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Miller M.A.,Princeton University | Estejab B.,Virgina Technology | Bailey S.C.C.,University of Kentucky
Experiments in Fluids | Year: 2014

Several recent spatial filtering corrections for Reynolds stress measured by single component hot-wire probes were assessed using turbulent channel flow data measured over a moderate Reynolds number range. Using measurements with a variety of hot-wire lengths and aspect ratios, the current work determines the impact of these corrections on the actual magnitude and Reynolds number dependence of the near-wall turbulent peak in Reynolds stress and compares it to results from prior direct numerical simulations of turbulent channel flow. Comparison of the results following application of previously published correction schemes were found to produce similar results, with some limitations observed for each technique. Comparison to direct numerical simulation results suggested that additional corrections were needed to correct for end conduction effects. An additional modification for these effects was devised which improved agreement between probes of different lengths and aspect ratios and improved agreement between the measured and direct numerical simulation results. © 2014 Springer-Verlag Berlin Heidelberg. Source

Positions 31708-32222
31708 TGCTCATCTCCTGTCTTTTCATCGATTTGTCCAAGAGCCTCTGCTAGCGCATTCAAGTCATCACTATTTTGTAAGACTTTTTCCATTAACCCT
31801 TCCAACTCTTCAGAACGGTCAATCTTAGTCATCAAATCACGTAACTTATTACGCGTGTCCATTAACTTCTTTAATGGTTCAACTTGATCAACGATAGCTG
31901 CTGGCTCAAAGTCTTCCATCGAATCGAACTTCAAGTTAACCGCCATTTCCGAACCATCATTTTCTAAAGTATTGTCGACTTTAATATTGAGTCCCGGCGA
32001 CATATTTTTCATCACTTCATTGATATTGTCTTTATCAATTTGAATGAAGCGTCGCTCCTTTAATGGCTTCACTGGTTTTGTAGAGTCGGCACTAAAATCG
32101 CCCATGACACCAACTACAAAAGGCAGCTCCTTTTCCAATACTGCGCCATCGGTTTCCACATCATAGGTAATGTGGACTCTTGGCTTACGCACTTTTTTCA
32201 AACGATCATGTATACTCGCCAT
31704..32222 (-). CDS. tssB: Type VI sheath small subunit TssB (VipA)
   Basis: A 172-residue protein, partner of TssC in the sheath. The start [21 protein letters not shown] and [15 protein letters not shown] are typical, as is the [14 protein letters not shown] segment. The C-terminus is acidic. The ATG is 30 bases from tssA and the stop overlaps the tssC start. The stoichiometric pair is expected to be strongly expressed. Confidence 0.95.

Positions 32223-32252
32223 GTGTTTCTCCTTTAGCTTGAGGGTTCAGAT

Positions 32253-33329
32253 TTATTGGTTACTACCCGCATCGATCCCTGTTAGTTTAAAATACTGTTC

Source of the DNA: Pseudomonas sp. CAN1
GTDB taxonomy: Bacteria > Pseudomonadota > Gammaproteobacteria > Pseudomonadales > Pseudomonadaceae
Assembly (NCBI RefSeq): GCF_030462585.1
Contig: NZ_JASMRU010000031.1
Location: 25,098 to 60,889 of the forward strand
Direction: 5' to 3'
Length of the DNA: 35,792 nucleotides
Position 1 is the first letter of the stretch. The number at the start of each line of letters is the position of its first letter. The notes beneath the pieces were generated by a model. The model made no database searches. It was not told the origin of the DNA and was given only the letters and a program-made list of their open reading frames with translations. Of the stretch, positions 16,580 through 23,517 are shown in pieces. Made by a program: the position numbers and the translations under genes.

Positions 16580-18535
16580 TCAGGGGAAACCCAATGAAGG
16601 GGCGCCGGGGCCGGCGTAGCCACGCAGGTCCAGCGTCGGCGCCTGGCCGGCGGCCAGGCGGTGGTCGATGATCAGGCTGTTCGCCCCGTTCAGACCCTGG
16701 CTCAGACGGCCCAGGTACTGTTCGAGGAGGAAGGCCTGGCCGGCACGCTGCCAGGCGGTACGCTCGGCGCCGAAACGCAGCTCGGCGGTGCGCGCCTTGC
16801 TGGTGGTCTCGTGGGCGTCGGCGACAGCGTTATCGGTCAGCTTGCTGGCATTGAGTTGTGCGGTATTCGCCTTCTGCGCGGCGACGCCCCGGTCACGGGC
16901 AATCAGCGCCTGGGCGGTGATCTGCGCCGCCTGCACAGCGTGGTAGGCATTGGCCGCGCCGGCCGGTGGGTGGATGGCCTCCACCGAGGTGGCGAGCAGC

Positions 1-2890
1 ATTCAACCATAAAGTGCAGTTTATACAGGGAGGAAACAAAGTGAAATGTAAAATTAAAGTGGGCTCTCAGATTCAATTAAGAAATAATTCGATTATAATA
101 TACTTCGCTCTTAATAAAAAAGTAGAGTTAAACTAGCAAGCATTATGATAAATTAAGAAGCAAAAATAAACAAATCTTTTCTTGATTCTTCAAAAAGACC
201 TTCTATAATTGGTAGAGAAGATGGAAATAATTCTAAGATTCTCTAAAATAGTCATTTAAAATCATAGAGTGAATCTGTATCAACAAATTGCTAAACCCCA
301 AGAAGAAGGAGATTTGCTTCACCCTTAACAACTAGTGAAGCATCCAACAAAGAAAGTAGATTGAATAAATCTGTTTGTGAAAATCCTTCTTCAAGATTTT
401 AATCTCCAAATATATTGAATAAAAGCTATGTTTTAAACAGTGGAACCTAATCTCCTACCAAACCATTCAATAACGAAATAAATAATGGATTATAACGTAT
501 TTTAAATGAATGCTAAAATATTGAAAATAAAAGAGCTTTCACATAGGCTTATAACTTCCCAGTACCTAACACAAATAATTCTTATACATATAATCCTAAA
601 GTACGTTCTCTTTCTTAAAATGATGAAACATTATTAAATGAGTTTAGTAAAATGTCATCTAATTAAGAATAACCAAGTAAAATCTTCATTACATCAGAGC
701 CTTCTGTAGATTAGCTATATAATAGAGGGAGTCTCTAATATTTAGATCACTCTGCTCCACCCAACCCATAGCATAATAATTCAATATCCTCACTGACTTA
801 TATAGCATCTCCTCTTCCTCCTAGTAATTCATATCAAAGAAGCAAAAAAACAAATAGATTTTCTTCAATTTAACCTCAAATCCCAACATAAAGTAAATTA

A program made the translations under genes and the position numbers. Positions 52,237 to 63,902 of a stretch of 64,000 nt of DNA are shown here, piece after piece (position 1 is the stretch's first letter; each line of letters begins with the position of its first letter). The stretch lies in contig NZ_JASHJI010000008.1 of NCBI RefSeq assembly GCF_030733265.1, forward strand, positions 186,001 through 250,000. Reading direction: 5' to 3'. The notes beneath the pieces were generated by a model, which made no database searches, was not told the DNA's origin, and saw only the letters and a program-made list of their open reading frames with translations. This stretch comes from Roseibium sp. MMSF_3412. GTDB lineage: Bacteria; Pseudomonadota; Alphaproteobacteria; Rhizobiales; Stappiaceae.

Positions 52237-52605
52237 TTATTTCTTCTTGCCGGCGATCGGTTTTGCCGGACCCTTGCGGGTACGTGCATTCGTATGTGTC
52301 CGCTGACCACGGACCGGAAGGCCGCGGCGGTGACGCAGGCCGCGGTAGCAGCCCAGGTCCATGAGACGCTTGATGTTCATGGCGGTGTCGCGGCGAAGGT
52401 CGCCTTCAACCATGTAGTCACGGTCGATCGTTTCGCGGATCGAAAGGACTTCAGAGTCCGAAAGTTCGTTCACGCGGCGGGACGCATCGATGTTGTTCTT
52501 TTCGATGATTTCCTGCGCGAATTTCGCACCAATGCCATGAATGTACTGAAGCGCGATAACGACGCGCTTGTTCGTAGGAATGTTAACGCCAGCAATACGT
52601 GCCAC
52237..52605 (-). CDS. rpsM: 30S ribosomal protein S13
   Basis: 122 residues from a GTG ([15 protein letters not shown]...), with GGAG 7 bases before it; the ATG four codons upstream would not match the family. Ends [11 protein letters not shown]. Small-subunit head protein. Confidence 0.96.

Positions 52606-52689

Petrides A.C.,University of Portland | Stewart R.,Virgina Technology | Bower R.,Golder Associates | Cuenca R.H.,Oregon State University | Wolcott B.,Walla Walla BasinWatershed Council
Journal of Hydrologic Engineering | Year: 2015

Recharge rates evaluated from pilot projects of surface managed aquifer recharge are extrapolated to develop design criteria for full-scale projects. Field experiments at surface-managed artificial aquifer recharge facilities in the Walla Walla River basin, Oregon, United States, were used to estimate recharges rates in relation to groundwater mounding and to the expansion in surface area of infiltration basins. Analysis of the results shows that in the case scenarios where the water table mounding does not reach the infiltration basin floor (thereby maintaining an unsaturated zone between the water table and the infiltration basin), the recharge rates from pilot tests scale linearly with the basin's surface area expansion. However, in the case where the groundwater mound reaches the bottom of the basin floor (thereby providing a full hydraulic connection between the infiltration basins and the aquifer), recharge rates should be extrapolated using the perimeter of the infiltration basin. The explanation for this effect is offered by evaluating the distribution of the water velocities at the infiltration basin floor as the length difference between aquifer thickness and the radius of the infiltration basins increases. These findings enable pilot project results to be used as design criteria for full scale projects. © 2014 American Society of Civil Engineers. Source

Harwood V.J.,University of South Florida | Staley C.,University of South Florida | Staley C.,University of Minnesota | Badgley B.D.,Virgina Technology | And 2 more authors.
FEMS Microbiology Reviews | Year: 2014